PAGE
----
A lot of brouhaha has been raised on the botched Pilipinas Kay Ganda program, especially with the revelation of a “lutong macaw” scheme, that of Enteng Romano’s daughter already being given a contract in the program without a bidding. Add this to the alleged plagiarism of the Polska logo of Poland. But notwithstanding, this was not the real problem with the program. As I commented previously on it, it comes as a dishonest slogan; a lie. It’s inappropriate to say after the Bus Hostage Crisis, and of course with the squatter areas all over.
I was reminded of Alex Lacson’s note in the wake of the Bus Hostage Crisis. What he basically did was namedrop many known Filipinos and emphasize their “beauty.” Then his tips, which BongV summarized in the “12 things little things,” had the attitude, let’s build up our beauty and make people forget the negative. Basically, he was trying to draw attention off the negative and distract with the positive. He wanted to “protect and defend” the Filipino. But somehow, it didn’t seem like the right way.
It’s like, for example, a Filipino going about with a foreign guest. The foreign guest sees the squatter area and asks, “Hey, those are the poor of this country? I didn’t know there are so many of them.” The Filipino says, “nothing to see here, move along now.”
It’s also like an employee who was caught falsifying a document and lying to clients, and was going to be terminated. He comes in defense saying, “I got this account for you! I made this campaign work! I’m also loved by my co-workers!” But sadly, those achievements are now soiled now that he committed a grave offense, and he’ll still get the boot.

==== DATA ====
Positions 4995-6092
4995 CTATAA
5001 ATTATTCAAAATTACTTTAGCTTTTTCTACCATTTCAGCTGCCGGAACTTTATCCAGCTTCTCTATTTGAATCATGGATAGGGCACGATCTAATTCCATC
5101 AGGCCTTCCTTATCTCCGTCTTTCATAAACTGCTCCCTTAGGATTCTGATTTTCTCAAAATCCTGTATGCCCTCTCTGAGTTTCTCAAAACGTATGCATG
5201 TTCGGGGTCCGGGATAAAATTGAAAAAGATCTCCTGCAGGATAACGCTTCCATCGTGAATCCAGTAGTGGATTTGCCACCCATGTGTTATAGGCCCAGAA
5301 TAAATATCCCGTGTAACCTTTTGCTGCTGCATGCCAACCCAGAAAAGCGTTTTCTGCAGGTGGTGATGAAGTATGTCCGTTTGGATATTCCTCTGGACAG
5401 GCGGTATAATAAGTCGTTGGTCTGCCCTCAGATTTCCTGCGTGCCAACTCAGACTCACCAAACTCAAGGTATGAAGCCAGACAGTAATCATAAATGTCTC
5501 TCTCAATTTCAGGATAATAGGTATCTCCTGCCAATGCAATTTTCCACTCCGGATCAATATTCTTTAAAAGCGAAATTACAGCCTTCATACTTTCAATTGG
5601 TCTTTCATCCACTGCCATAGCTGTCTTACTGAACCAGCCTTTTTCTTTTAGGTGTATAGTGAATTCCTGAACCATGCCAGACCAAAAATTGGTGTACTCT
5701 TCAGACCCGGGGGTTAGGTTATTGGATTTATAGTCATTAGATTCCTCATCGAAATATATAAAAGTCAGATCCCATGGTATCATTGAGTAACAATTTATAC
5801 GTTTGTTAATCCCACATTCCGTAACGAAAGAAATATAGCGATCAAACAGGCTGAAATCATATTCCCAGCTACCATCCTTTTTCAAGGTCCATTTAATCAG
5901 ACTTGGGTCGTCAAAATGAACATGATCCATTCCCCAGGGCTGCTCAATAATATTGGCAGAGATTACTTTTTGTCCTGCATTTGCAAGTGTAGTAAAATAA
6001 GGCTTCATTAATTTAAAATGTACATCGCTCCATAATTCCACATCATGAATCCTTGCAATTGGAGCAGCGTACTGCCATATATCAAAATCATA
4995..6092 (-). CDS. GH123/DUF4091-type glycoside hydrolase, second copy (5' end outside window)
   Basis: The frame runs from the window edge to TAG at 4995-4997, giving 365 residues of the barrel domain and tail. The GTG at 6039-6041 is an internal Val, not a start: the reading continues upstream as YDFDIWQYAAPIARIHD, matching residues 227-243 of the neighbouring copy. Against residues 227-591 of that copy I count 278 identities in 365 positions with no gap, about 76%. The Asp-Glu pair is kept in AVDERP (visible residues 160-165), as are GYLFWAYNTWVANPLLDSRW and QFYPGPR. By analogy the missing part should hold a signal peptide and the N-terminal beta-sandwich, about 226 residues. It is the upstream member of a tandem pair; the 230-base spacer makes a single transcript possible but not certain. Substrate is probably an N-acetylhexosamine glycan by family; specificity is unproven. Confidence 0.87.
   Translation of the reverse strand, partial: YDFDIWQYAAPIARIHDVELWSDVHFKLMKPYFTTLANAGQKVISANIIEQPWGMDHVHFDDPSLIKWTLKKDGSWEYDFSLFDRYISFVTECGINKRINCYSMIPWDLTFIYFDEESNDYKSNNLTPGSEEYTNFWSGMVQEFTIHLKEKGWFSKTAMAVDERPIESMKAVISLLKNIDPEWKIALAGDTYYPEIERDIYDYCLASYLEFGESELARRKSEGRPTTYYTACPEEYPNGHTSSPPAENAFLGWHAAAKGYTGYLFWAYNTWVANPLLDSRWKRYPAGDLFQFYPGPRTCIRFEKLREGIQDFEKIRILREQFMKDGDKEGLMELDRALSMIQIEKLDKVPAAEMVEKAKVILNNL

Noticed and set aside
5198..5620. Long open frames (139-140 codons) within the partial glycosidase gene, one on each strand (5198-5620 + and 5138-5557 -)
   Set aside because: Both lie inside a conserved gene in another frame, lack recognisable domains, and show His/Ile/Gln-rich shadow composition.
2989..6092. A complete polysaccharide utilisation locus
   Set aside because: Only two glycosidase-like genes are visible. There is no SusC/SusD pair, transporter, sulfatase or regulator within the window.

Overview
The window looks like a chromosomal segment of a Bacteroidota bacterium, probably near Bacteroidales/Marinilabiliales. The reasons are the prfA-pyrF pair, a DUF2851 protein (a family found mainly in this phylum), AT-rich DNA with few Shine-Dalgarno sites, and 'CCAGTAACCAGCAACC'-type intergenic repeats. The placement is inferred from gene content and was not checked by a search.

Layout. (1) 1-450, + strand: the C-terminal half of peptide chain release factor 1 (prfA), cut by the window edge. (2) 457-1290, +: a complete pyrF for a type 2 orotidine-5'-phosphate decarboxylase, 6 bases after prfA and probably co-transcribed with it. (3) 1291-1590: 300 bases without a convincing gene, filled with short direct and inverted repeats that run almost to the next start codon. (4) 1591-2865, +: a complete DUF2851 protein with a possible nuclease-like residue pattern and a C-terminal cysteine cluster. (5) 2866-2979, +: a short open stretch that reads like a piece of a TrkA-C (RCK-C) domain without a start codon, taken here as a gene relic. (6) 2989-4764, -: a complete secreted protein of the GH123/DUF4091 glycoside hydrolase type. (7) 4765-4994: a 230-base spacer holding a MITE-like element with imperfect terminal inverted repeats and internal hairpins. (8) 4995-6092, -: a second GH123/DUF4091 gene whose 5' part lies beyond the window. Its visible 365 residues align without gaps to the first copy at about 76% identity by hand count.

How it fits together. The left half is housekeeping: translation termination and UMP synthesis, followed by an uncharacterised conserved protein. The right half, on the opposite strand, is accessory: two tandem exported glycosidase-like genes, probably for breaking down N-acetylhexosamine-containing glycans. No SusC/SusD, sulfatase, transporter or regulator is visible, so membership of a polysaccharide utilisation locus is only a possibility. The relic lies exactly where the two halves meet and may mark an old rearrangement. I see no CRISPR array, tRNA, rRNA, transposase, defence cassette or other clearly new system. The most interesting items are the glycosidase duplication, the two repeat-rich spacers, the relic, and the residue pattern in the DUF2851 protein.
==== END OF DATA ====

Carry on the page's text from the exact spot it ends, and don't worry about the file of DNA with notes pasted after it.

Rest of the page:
It reminds me of the time when foreign delegates were invited during the Marcos era (of course, I hear this from my parents and older siblings). Marcos ordered the building of high walls at the roads where the foreign delegates will pass to cover the squatter areas from the delegates’ view. It may have been shameful indeed to see, but it was dishonest to cover them up.
The above attitude, which I call the “kapalmuks” attitude, is one of the driving forces behind the defense of the Pilipinas Kay Ganda campaign. They say, focus on the positive, ignore the negative – basically sweeping the dirt under the rug, instead of cleaning it out. In the end, it comes out as dishonesty. Sadly, this is a common trait in Filipino culture. But it’s this trait we have to clean out, aside from the dirt we have to dig out from under the rug.
Foreigners aren’t fooled. Now a foreign group, the Asian Human Rights Commission based in Hong Kong, calls the Philippines a broken and lawless nation. How can you say Pilipinas Kay Ganda with that? To them, it’s Pilipinas Kay Panganib. It’s hard to disagree with.
That’s the real flaw with Pilipinas Kay Ganda: it reflects the cultural attitude of not cleaning house, sweeping the dirt under the rug and hiding it with flagrant and arrogant pronouncements, like “Proud to be Pinoy,” that are more like bangka-lifting. The irony is that it was an effort to hide what’s ugly about our country. But it actually served the opposite: reveal that ugliness even more.
Or perhaps this is the real flaw: the problem is not with the slogan itself, or the country. It’s the inhabitants.
If Filipinos only dropped the “distract with the positive, hide the negative” mentality, we would go one step further away from being Pilipinas Kay Palpak.
Of course, let’s not just clean the logo and slogan. Let’s clean house.